It is the largest North American heron, with a head-to-tail length of 36 to 55 inches, a wingspan of 66 to 79 inches, a height of 45 to 54 inches, and a weight of 4 to 8 lbs.
The primary food for Great Blue Heron is small fish, though it is also known to opportunistically feed on a wide range of shrimp, crabs, aquatic insects, rodents and other small mammals, amphibians, reptiles, and small birds. Herons locate their food by sight and usually swallow it whole. Herons have been known to choke on prey that is too large. It is generally a solitary feeder. Individuals usually forage while standing in water, but will also feed in fields or drop from the air, or from a perch, into water. As large wading birds, Great Blue Herons are able to feed in deeper waters, and thus are able to harvest from niche areas not open to most other heron species.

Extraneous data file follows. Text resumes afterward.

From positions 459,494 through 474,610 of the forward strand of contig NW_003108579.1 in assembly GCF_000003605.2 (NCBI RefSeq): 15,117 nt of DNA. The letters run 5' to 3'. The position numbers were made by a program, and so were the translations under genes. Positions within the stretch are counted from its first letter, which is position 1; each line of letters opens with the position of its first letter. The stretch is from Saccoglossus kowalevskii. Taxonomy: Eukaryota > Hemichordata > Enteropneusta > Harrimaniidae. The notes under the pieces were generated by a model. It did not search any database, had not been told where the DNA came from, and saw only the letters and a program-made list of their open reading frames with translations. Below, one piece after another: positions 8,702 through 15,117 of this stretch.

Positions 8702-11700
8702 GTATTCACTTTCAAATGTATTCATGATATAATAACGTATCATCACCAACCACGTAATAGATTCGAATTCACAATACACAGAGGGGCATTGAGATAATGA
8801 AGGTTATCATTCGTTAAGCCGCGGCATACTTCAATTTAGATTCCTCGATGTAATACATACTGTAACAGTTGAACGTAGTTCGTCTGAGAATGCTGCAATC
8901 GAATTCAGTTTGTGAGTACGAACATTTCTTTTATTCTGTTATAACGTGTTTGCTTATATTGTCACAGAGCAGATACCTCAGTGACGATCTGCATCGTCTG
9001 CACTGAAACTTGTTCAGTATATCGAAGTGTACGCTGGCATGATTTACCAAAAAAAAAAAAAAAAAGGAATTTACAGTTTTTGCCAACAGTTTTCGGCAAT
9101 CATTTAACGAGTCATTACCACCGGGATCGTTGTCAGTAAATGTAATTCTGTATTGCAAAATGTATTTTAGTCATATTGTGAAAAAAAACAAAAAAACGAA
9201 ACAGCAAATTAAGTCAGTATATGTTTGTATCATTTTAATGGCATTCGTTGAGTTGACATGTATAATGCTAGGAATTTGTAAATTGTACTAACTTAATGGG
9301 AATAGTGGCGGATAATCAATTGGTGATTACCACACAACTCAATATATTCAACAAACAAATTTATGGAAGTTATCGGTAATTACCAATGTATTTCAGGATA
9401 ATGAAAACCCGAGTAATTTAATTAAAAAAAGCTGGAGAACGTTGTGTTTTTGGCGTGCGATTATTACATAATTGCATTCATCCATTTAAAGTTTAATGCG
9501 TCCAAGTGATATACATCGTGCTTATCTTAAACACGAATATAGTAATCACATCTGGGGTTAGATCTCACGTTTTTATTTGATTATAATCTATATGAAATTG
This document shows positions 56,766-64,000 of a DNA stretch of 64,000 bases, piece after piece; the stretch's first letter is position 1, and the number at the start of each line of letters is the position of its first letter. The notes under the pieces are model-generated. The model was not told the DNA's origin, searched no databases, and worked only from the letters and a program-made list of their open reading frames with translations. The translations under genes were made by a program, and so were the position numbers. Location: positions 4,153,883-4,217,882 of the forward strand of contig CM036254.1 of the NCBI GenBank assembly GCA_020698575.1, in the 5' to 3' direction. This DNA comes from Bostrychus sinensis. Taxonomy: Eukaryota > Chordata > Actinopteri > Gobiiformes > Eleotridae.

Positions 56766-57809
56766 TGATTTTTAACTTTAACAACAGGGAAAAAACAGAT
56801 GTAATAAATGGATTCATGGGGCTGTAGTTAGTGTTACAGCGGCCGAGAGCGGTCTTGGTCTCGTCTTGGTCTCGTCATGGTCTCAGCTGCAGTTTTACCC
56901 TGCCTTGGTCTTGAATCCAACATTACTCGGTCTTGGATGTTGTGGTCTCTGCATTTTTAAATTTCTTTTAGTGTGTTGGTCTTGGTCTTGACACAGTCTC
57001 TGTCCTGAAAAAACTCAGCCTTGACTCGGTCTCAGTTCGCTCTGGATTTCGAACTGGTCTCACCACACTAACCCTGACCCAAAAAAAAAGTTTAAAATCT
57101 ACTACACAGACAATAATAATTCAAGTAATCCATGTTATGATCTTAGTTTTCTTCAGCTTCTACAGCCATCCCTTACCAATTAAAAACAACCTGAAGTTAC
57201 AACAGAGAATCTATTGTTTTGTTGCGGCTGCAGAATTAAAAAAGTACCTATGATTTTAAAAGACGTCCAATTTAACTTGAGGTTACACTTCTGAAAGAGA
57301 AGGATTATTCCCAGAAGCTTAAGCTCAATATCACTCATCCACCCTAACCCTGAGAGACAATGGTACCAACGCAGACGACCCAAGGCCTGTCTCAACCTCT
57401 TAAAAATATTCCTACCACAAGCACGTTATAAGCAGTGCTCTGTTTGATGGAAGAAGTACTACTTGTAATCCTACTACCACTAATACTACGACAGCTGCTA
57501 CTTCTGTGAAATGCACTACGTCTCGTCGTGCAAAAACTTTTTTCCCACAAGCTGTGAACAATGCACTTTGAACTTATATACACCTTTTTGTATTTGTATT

Great Blue Herons build a bulky stick nest, and the female lays three to six pale blue eggs. One brood is raised each year. If the nest is abandoned or destroyed, the female may lay a replacement clutch. Both parents feed the young at the nest by regurgitating food. Parent birds have been shown to consume up to four times as much food when they are feeding young chicks than when laying or incubating eggs.
Eggs are incubated for around 28 days and hatch a synchronously over a period of several days. The first chick to hatch usually becomes more experienced in food handling and aggressive interactions with siblings, and so often grows more quickly than the other chicks. Predators of eggs and nestlings include turkey vultures, several corvids, hawks, bears and raccoons. Adult herons, due to their size, have few natural predators, but can be taken by Bald Eagles, Golden Eagles and, less frequently, Great Horned Owls and Red-tailed Hawks.
We've seen these birds act very aggressively when hunting larger prey, usually they stand perfectly still while watching for their next meal. They are beautiful birds in their prehistoric awkward way.